performed by adults, or be present at the work site while their parents 
are working. In 1991, there were 923,000 children under the age of 15 
years and 346,000 children 15-19 years of age residing on United States 
farms and ranches. Another 800,000 children lived in households of 
hired farm workers and may work on farms with their parents. In 
addition, many children, whose parents are not farmers or farm workers, 
will visit and work on farms.
    It is estimated that 100,000 children each year will suffer a 
preventable injury associated with production agriculture. This figure 
includes children who are residents, visitors to a farm, and who work 
on a farm. For the years 1992-1995, the Bureau of Labor Statistics 
identified work-related injury deaths of children less than 18 years of 
age in agriculture as being 8 times greater than their representation 
in the workforce (40 percent of the work-

[[Page 23464]]

 related deaths of children during this period occurred in agriculture 
compared to only 5 percent of working children less than 18 years of 
age who worked in agriculture in 1990). These figures do not include 
deaths of children who were not working at the time of injury, but were 
killed by agricultural work hazards in their living environment. A 
recent study indicates 104 fatalities per year were attributable to 
childhood injuries which occur on farms. An emergency department-based 
nonfatal occupational injury study indicated injuries incurred by 
children attributable to the agricultural industry comprised about 7 
percent of the total occupational injuries reported. Fractures and 
dislocations were more than 3 times greater for the agricultural 
industry, which could indicate that agricultural injuries for children 
are more severe than for other industries.
    In April 1996, the National Committee for Childhood Agricultural 
Injury Prevention (NCCAIP) published a National Action Plan to maximize 
the safety and health of all children and adolescents who may be 
exposed to agricultural hazards. The National Action Plan includes 13 
objectives and 43 recommended action steps that call for funding of 
research and safety programs by the Federal government, foundations, 
agribusiness, and other public and private sector groups and nonprofit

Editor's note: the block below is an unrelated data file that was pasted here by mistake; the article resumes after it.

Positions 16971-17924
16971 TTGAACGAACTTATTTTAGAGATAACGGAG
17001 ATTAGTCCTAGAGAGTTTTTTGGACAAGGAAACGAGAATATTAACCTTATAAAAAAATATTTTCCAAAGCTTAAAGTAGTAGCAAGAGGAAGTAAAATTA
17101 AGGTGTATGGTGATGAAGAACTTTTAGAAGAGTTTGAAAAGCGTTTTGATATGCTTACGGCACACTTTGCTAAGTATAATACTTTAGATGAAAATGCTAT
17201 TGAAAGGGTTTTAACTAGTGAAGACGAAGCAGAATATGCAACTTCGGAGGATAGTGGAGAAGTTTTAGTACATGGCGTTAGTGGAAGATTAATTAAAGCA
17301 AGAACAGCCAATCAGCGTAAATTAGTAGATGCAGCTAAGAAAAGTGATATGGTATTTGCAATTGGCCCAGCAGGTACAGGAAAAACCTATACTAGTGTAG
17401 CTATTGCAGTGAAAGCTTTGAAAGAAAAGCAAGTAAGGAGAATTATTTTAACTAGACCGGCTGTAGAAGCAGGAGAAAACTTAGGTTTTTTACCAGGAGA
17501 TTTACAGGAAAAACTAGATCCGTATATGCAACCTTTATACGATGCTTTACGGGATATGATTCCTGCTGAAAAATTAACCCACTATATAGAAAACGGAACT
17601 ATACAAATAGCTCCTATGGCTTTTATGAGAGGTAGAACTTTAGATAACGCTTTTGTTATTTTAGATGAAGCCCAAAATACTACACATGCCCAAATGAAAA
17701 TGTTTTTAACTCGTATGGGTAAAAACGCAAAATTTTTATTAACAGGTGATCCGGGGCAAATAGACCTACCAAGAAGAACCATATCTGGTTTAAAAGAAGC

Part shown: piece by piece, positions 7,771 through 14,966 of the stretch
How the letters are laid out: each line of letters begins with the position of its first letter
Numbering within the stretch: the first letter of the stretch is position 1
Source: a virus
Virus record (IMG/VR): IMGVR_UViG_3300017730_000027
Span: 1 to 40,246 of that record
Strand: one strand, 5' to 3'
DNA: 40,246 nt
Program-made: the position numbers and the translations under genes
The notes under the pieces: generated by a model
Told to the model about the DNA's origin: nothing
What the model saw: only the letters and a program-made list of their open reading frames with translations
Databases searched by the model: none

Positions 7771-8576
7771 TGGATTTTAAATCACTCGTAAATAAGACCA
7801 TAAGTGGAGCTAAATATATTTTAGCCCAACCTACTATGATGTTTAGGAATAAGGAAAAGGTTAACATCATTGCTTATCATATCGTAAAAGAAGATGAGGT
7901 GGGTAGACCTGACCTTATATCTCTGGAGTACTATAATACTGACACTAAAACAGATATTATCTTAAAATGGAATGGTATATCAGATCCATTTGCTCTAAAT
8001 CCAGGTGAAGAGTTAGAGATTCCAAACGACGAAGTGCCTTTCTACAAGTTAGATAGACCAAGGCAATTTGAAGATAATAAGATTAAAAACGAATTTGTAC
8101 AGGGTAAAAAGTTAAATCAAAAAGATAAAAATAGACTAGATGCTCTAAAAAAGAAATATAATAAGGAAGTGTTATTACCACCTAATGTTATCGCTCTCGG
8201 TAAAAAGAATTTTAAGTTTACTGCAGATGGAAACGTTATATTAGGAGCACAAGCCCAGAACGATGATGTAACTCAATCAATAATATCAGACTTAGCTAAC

community-based organizations. The National Action Plan specifically 
calls for developing linkages among researchers, public sector 
agencies, and private sector foundations, corporations, associations, 
nonprofit community-based organizations and other groups who can enact 
change; conducting efforts to ensure the public is aware of childhood 
agricultural safety and health issues; using consensus-building 
processes which involve interdisciplinary experts and stakeholders to 
arrive at guidelines and recommended standards for research and 
practices; and using state-of-the-art information and materials which 
are essential for achieving the objectives set forth in the plan. 
Congress allocated FY 1997 funds to the National Institute for 
Occupational Safety and Health (NIOSH) to facilitate implementation of 
the National Action Plan.


    The purpose of this cooperative agreement is:
    A. To establish a national center which would serve as a leader to 
facilitate childhood agricultural injury prevention efforts and 
    B. To provide or enhance efforts to prevent injuries and illnesses 
occurring to children who visit, live or work on farms, or are 
associated with other agricultural activities that pose a risk to 
    C. To establish linkages and partnerships with the agricultural 
community to facilitate the implementation of the National Action Plan.
    D. Identify and facilitate the use of state-of-the-art information 
and programs to prevent childhood agricultural injuries.
    The goal of the national center will be to influence the knowledge, 
attitudes, and practices of individuals and groups to protect children 
and adolescents from agricultural injuries and illnesses.

Program Requirements

    In conducting activities to achieve the purpose of this program, 
the recipient will be responsible for activities under A. (Recipient 
Activities), and CDC/NIOSH will be responsible for the activities 
listed under B. (CDC/NIOSH Activities).

A. Recipient Activities

    1. Establish a national center for research findings, programs, and 
information which have been shown to be effective in preventing 
childhood agricultural injuries.
    2. Establish and maintain contacts with organizations, groups and 
individuals which supply childhood agricultural injury prevention 
information and data.
    3. Facilitate awareness and utilization of the center through 
appropriate activities, including but not limited to involving 
minority-serving groups, organizations, etc.
    4. Coordinate and collaborate with established and ongoing health 
communication efforts, such as the National Safety Council's ``Farm 
Safety and Health Week,'' ``Farm Safety 4 Just Kids,'' etc.
    5. Organize and manage multi-perspective work groups which use 
consensus-building processes to arrive at recommended standards/
guidelines for agricultural youth work and the protection of bystander 
children; and standards for data collection and program evaluation.
    6. Collaborate and facilitate the involvement of the private sector 
into childhood agricultural injury prevention activities.
    7. Collaborate with researchers and public and private sector